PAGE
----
For example, Wolff might mention that Grassroot Soccer, founded by Tommy Clark (brother of Middlebury’s Jen Clark), has reached more than 330,000 girls and young women in Zimbabwe, South Africa and Zambia with its athletic program and message that multiple partners and unprotected sex put them at risk.
Wolff writes that it is hard to tie a 60 percent decline in the rate of HIV infection among the area’s young women directly to Grassroot Soccer, but donors believe — including Elton John, who gave $1.4 million.
Wolff could also note next Friday that Lacrosse the Nations, another SDP venture devoted to teaching skills and health education to kids around the world, was founded by a Middlebury College lacrosse player.
“I’ll do what I usually do in print, which is tell stories. I still have a lot of vivid mental pictures, not just from the trip I took to do this story, but also from a number of other sports-related assignments,” he said. “Part of my hope for that Friday night is that somebody will be inspired by hearing the stories of some of these other people. It’s kind of a viral movement, and there are people in this community who have done amazing things.”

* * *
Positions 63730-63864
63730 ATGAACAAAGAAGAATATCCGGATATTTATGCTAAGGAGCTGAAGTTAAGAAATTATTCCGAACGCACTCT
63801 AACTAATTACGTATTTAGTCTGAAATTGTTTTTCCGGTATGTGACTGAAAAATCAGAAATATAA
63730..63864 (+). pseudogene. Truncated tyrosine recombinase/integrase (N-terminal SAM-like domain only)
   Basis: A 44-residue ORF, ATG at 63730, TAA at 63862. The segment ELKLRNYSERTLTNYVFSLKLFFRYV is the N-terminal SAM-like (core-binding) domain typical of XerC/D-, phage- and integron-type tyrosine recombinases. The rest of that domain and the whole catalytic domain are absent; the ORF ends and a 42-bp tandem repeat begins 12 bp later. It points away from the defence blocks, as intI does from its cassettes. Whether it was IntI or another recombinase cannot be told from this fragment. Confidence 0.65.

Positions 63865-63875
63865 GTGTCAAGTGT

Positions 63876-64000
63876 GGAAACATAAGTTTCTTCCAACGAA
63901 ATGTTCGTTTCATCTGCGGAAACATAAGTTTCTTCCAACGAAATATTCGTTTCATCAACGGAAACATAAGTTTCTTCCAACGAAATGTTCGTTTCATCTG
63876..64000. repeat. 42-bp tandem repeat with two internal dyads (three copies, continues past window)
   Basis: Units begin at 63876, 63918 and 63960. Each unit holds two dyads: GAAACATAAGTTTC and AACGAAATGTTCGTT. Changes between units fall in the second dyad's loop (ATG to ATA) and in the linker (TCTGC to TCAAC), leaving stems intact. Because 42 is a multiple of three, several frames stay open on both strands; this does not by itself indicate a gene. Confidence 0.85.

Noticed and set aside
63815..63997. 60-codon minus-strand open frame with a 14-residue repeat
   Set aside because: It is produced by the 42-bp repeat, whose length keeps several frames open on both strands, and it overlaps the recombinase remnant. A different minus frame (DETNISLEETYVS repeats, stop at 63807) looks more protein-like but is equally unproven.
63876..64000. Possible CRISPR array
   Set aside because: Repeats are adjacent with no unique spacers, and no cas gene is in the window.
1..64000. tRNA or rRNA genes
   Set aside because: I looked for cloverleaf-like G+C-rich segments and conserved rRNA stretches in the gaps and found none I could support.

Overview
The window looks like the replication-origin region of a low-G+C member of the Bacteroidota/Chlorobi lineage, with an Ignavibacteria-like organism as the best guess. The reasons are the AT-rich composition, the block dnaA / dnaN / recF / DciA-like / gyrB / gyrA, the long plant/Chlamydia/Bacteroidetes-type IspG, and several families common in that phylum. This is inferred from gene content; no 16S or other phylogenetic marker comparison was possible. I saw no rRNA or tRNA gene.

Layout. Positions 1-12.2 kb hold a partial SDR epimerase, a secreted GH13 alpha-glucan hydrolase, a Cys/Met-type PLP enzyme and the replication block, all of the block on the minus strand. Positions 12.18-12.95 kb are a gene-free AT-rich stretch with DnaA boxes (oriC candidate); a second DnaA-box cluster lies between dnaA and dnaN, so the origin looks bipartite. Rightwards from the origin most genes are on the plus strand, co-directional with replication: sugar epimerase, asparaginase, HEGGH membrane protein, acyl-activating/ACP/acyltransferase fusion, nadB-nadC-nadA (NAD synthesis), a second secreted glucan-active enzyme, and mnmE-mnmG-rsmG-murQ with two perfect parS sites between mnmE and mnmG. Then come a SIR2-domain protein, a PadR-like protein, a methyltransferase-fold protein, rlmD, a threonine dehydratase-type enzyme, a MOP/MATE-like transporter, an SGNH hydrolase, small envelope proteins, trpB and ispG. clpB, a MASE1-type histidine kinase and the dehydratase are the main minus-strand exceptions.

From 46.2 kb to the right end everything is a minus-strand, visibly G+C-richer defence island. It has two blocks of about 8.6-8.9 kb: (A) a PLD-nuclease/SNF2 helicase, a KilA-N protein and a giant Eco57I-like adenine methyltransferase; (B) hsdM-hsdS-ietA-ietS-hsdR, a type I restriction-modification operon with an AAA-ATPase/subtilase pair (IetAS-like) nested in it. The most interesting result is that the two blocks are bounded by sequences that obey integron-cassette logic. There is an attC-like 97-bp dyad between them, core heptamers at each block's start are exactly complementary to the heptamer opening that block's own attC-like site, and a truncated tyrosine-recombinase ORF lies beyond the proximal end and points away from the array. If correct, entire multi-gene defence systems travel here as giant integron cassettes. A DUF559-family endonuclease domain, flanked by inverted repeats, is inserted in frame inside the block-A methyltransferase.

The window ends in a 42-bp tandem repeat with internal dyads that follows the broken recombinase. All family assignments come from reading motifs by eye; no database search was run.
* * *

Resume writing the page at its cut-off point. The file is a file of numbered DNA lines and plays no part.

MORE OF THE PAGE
Wolff’s SI story touches down around the world where SDP programs have worked well, after an introduction that focuses on legendary Norwegian speedskater Johann Koss and his 1990s contribution to the SDP boom.
After medaling in the 1994 Lillehammer Winter Olympics, Koss founded a program that morphed into Right to Play, which according to its website trains coaches to run long-term athletic programs that also provide opportunities for “individual and community leadership,” and focuses on “key health issues,” especially HIV and AIDS awareness and prevention campaigns.
Right to Play now serves 700,000 children a week in 20 countries. Wolff writes its funding shows SDP’s growth: In the past five years its annual budget has doubled to $30 million.
In part of Wolff’s story that will appear only online, he discusses a promising trend for SDP known as “the halo effect.” He cites a study in which 73 percent of respondents said they would be more likely to do business with a firm they perceived as socially responsible.